Far from the Madding Crowd


Carey Mulligan, Matthias Schoenaerts, Tom Sturridge, Michael Sheen
Directed by Thomas Vinterberg
Rating: A

In this 19th century classic, a young independent woman becomes mistress of a farm and waits for the right suitor to come along and tame her.

While the idea of an independent woman who can’t make up her mind when it comes to love may not sound like the most interesting movie, it’s worth thinking about the time period it takes place in. Bathsheba Everdene (Mulligan) has a wild spirit, and refuses to become something owned by another man. This is at a time when women had their place in society, to stay in the house practicing the piano or working as a governess. Ms. Everdine stands out from her sex because she doesn’t want to be told what to do. She takes pride in working alongside her tenants when challenged. Men admire her for her determined nature but come away burned by her rejections.

The fact that Ms. Everdene can’t make her mind up only causes further trouble when she falls for the wrong man, a soldier with unpleasant intentions. She’s had a farmer and a wealthy neighbor exclaim their interests but it takes a bad boy to awaken her sexual interest when he kisses her in the woods. She is captivated and makes a rash decision to run away with him. Due to her strong-willed nature, her suitors never go away but wait in the shadows just in case she ever needs them.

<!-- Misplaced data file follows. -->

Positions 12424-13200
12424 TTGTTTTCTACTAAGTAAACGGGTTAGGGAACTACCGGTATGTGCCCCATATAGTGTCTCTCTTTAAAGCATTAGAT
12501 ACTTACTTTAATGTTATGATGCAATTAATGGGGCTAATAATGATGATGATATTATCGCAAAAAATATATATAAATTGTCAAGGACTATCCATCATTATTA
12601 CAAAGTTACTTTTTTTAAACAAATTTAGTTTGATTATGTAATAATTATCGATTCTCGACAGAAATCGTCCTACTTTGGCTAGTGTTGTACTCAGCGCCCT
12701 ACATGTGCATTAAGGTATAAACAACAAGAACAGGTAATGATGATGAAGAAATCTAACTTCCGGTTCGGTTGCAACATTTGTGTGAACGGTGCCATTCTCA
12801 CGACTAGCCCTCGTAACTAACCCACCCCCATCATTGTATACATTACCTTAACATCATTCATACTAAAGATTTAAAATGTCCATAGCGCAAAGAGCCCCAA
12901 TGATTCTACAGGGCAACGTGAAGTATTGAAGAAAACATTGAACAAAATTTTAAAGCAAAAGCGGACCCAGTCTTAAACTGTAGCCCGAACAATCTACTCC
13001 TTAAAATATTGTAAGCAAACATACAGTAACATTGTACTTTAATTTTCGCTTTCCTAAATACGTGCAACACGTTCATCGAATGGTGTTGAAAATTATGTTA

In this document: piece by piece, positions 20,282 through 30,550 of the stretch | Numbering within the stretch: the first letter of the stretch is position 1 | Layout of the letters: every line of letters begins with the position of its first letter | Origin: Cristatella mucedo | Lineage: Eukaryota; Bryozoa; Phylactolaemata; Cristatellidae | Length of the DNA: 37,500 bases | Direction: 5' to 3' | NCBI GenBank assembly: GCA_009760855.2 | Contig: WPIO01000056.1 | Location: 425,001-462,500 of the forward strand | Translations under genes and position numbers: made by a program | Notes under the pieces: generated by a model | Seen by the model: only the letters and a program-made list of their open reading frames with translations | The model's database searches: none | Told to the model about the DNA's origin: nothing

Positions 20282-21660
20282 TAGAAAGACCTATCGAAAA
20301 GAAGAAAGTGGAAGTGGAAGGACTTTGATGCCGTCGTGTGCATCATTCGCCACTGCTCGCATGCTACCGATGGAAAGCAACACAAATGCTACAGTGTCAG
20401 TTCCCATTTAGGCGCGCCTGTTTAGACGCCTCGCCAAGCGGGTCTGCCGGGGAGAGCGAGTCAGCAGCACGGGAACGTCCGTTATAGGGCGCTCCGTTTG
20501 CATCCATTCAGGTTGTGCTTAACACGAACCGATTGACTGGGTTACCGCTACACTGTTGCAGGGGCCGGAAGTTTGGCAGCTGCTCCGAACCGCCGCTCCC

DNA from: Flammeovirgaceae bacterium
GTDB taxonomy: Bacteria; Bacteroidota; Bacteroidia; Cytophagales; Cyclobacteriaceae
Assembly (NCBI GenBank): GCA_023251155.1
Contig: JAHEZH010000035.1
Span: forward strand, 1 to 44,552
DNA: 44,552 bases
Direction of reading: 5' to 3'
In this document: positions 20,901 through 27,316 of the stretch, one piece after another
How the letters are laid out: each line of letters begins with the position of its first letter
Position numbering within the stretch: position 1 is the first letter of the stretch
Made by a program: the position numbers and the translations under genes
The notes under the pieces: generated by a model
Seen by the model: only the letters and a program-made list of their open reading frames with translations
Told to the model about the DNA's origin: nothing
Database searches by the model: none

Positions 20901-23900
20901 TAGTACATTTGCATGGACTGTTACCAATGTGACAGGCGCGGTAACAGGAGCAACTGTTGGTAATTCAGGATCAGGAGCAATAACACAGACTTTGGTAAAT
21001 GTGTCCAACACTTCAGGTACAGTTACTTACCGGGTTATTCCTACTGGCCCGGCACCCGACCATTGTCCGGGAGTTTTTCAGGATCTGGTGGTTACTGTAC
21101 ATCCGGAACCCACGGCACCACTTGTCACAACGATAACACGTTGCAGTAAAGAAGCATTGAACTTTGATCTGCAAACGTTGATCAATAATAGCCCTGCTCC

Far from the Madding Crowd is frustrating to watch at times, because Ms. Everdene comes on the brink of losing it all for a man who had the guts to kiss her. These characters know how to pull at your emotions as they rally for Ms. Everdene’s attentions. It’s all worth watching though because we get invested in Ms. Everdene’s future early on as she progresses as mistress of a farm. Whether she deserves true happiness for we attitudes towards suitors or she gets what she deserves is up to the viewers opinion. Not many people would have the patience to court her, but she proves to be one remarkable woman.

Far from the Madding Crowd is worth an A for its gripping story, beautiful shots of England, and the characters who tug at our emotions.

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